As I stood in line for over two hours to obtain my ResNet equipment, a question percolated in my mind: Why not simply distribute ResNet equipment to students as they check into their dorms? This would save University residents a lot of time.
Instead of being herded like cattle for hours through the Hippodrome, arriving students could receive their keys and then walk to an adjacent table to get their ResNet supplies.
-Jason Vines, senior
I was a student while the administration was discussing four-by-four in addition to the summer session; I was opposed to both components then, and I still believe that four-by-four would significantly limit academic opportunities available at GW.
While four-by-four could theoretically increase the amount of time and effort put into an individual class, it would only make the workload larger and harder to manage. If, as teachers allege we should, students spend three hours out of class for every hour in class, then they would be spending 48 hours per week preparing instead of 45 (under the three-by-five). It will require a lot better scheduling by the University in order to not create a bigger problem for students trying to juggle jobs, internships, student orgs, etc. Given the history of bizarre scheduling errors, one should not be too optimistic.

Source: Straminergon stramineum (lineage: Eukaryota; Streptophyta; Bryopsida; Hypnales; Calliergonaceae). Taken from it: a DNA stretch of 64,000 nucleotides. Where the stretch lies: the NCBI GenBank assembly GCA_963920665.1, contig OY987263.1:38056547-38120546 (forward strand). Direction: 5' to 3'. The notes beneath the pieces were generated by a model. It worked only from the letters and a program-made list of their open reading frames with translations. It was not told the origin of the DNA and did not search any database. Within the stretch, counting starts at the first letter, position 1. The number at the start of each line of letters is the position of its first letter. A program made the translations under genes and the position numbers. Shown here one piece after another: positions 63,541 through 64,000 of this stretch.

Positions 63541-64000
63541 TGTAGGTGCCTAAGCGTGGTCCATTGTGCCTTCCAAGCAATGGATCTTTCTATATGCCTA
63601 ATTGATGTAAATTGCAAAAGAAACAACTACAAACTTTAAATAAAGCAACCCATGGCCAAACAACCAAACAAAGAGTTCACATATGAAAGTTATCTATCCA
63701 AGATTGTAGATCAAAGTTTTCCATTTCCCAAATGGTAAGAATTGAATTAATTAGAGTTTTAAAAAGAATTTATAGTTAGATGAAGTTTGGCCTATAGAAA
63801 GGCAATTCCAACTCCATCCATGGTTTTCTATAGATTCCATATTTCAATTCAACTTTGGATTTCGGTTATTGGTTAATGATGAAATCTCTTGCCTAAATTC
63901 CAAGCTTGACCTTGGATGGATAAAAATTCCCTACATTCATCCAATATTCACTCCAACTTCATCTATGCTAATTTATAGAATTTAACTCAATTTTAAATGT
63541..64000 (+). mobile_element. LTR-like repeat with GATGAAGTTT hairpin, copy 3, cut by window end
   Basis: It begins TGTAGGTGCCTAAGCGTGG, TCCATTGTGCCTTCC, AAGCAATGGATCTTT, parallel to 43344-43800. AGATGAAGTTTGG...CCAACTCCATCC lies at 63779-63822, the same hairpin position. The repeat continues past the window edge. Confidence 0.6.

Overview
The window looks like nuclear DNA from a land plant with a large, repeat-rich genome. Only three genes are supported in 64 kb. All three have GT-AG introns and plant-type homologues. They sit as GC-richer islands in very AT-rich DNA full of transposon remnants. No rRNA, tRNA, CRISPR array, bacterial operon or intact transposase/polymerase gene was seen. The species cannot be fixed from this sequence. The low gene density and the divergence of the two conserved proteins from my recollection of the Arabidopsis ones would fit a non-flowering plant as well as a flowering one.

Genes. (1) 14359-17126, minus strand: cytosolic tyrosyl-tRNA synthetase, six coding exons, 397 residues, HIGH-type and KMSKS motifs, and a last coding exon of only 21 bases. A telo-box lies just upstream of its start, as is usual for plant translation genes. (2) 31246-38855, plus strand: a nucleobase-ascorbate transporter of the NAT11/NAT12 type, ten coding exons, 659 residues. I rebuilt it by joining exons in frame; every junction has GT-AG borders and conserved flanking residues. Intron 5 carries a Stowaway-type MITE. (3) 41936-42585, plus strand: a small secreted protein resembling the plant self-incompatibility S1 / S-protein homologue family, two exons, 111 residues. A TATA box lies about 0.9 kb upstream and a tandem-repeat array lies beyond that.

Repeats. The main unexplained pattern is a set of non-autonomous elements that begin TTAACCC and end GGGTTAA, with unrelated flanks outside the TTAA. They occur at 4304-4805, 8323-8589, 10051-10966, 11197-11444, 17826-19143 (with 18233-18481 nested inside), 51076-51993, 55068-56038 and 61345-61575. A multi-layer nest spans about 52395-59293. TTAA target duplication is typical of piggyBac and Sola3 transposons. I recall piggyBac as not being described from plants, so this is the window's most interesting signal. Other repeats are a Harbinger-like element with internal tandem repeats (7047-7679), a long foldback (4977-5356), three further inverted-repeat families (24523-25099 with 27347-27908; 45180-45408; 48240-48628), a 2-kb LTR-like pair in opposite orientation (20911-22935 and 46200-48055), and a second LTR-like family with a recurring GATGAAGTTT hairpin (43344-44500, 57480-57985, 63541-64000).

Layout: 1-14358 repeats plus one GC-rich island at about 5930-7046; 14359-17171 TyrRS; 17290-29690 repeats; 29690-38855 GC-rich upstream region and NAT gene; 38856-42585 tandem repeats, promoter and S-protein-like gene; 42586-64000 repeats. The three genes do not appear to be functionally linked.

But the biggest reason for opposition to four-by-four is that it goes in opposition to everything else being stressed by counselors, experts and even our own administration. Estimates say that people entering the workforce today will have, on average, three “careers” in their lifetime. Rather than specialized areas of study, graduate schools as well as employers are looking for a well-rounded education, often in the great field of “liberal arts.” This is why so much of our undergraduate time – approximately 60 credit hours and two years – is devoted to general curricular requirements. Why else would political science students be subjected to three lab sciences and two math courses?
If the switch is made to a four-by-four system, the University will be faced with a choice: either reduce the amount of specialized (translation: major-related) course time, or reduce the number of GCRs required of each student. If they reduce the number of GCRs, they’ll actually be cutting down on the types of subject matter to which students are exposed, which goes against everything suggested to students today. If they reduce the amount of major-related courses, they will lose prospective students who, let’s face it, don’t often choose what school to go to based on the quality of the GCRs.
Let’s face facts: four-by-four may look good on paper. But there are too many problems, too many administrative switchovers and too many mixed-signals contained in this idea to make it worth real and continued consideration.
-Kasey M. Dunton, alumnus